Let alone the fact that using a php script with credentials in it to check the integrity of your php setup doesn't sound like the best way to go.

Please do keep us in touch if you ever implement "automatic tampered files recovery", we'd love to see if/how we could leverage it as an arbitrary file overwrite.

Thank you very much.

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farahpoor commented Jul 12, 2017

Dear jvoisin,
Thank you very much for your comment.
I will be glad if people can work on this project for completing and providing more future to this project, I just tried to provide a simple method for solving this problem. if you contribute to this project I will be glad.
also I updated it to SHA512 hash function.

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lukapaunovic commented Apr 20, 2018

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jvoisin commented Apr 20, 2018

$r yara ./php.yar -s sample.php
DodgyPhp sample.php
0x1a7a:$reversed: NoiTCnUF_EtaERC
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lukapaunovic commented Apr 20, 2018

Edit: Do NOT run this command on a production server

Here is a really neat command I constructed to remove this virus.

user="user"
dir="/home/user"
find $dir -type f -iname '*.php' -print0 | xargs -0 -I{} sudo -H -u$user sed -i '1s/.*\(<.*\)$/\1/g' {}
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jvoisin commented Apr 20, 2018

Your command will break a lot of valid files, please don't provide such kind of commands on issues, because people will inevitably run them.

If a machine is compromised, you should do a complete forensic analyse, find the root cause of the compromission, trash the data, and redeploy a clean backup. Trying to disinfect files with find will always make you miss backdoors.

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lukapaunovic commented Apr 20, 2018

Why would it break valid files? It's only removing the first line if it has an opening and closing tag in it. and I already checked with maldet. Each PHP file has this virus on the first line.
And I'm not disinfecting them with find but SED
I counted the total of php files with wc -l and then i counted detected by maldet, then I inspected manually diff files. In my case, each file had same virus code I provided above.
And obviously, a person should make a backup before running it.
Also, on WordPress site, this couldn't break anything. No WordPress installation has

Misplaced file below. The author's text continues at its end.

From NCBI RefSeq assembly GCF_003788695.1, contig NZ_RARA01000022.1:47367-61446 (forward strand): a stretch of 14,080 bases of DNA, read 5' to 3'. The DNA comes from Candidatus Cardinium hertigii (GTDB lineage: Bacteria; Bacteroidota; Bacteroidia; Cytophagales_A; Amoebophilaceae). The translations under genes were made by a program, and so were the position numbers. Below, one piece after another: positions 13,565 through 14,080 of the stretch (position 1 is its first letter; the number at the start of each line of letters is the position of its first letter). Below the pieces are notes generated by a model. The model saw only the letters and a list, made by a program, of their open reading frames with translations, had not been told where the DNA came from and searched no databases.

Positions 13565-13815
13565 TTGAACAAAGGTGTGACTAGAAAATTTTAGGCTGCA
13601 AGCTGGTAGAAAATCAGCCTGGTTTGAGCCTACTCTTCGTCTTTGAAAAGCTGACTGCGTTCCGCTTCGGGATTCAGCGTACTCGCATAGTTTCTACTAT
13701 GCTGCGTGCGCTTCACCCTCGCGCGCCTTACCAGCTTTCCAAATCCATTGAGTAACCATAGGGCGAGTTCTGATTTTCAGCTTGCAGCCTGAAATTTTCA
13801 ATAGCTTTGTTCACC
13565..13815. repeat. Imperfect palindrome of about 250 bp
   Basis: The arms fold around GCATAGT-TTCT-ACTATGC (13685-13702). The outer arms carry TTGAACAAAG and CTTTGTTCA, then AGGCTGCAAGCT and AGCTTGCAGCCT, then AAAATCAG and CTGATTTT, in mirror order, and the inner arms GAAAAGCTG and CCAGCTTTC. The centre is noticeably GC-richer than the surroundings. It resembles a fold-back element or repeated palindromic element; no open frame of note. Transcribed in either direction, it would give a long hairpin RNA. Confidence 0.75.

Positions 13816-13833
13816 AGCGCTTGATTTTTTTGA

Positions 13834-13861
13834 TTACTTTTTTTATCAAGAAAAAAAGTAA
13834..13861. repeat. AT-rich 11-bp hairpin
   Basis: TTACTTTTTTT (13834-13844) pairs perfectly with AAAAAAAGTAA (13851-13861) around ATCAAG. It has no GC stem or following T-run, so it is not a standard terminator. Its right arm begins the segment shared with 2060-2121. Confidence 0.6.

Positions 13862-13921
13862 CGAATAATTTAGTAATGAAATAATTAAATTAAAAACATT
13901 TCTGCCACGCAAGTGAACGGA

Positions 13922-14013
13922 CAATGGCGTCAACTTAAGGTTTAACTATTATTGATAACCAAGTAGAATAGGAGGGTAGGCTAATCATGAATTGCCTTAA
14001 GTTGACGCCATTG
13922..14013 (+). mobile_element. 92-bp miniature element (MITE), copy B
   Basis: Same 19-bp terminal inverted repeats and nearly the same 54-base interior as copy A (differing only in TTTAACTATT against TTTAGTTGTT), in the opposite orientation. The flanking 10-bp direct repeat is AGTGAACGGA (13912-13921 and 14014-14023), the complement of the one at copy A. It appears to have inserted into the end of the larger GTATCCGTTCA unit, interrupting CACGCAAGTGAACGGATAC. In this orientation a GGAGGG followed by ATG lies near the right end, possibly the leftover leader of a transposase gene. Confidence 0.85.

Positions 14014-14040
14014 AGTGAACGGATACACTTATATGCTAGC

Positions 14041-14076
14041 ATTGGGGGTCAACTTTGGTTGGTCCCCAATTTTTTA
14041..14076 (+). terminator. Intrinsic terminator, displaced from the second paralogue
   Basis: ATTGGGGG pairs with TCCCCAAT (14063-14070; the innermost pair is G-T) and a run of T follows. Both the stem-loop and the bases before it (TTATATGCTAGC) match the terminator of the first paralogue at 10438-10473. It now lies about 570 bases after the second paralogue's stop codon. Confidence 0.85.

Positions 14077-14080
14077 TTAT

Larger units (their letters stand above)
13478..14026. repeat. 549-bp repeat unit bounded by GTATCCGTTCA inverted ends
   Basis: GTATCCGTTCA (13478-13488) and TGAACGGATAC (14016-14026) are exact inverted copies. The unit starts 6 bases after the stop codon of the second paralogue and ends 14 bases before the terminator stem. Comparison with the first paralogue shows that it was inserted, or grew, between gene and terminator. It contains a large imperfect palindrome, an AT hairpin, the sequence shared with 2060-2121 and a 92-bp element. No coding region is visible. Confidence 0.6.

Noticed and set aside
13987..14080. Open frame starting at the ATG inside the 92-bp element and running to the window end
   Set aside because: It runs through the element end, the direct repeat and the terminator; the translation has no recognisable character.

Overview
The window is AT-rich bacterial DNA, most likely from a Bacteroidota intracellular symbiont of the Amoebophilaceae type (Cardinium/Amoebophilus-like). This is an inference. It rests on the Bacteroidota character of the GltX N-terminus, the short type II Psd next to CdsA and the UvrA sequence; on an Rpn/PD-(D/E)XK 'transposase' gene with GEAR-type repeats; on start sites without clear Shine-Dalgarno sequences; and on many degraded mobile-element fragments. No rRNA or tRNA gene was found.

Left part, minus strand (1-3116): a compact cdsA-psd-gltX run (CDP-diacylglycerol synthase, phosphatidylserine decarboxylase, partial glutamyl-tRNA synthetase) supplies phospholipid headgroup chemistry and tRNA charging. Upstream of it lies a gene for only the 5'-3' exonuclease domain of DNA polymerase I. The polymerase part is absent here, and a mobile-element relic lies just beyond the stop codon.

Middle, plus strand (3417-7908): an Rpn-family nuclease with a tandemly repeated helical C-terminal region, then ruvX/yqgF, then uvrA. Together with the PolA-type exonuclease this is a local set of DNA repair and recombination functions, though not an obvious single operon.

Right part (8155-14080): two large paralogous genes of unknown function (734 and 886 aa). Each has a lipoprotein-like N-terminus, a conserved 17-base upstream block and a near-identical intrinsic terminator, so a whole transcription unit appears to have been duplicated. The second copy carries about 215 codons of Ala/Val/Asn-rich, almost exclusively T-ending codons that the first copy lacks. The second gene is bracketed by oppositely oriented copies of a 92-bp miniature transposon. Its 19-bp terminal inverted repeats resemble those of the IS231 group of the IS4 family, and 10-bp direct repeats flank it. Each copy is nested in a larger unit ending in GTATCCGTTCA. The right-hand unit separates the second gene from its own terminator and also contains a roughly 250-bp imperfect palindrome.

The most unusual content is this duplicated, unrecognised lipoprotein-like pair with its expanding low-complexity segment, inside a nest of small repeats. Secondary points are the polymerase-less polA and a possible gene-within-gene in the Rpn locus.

<?php ?> on it's first line.

I tested this on many regular PHP files and did a DIFF and it did nothing harmful.
The most help you can give @jvoisin is explaining what this sed syntax does rather than saying not-helpful statements like 'oh this would break...'. Or providing a better solution for removing this virus for inexperienced users.

EDIT:
What I am trying to say this issue has a lot of hits from Google and therefore any solution should be provided.

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jvoisin commented Apr 20, 2018

And obviously, a person should make a backup before running it.

This isn't obvious. Only a smart fraction of webmasters do have backups. You provided a command that you referred to as "neat", not as "this could (and will likely)" completely wreck your website, please do backup before."

Also, on WordPress site, this couldn't break anything.

Not everyone is running WordPress, and some CMS are using <?php … ?> on the first line. What about generated web pages, where everything is on the same line? What about my premium plugins that I paid for and that are obfuscated?

I tested this on many regular PHP files and did a DIFF and it did nothing harmful.

Cool, but it breaks valid things here. Proving that something works on some cases doesn't meant that it'll work everywhere.

The most help you can give @jvoisin is explaining what this sed syntax does rather than saying not-helpful statements like 'oh this would break...'.

Or you could avoid throwing cryptic command on issues about disinfecting compromised website, and hoping that no one will run it without backup, on production. The statement about your command breaking things is actually helpful, since it will prevent people from nuking they compromised website by running non-trivial copy-pasted sed commands found on a random github issue.

Or providing a better solution for removing this virus for inexperienced users.

Like something along the line of the second paragraph of my previous reply?

What I am trying to say this issue has a lot of hits from Google and therefore any solution should be provided.

It is indeed the first link on Google when you type remove PHP.Anuna, so providing fool-proof solutions is desirable, however, providing trigger-happy nuclear foot-gun isn't.

screenshot_2018-04-20_17-47-53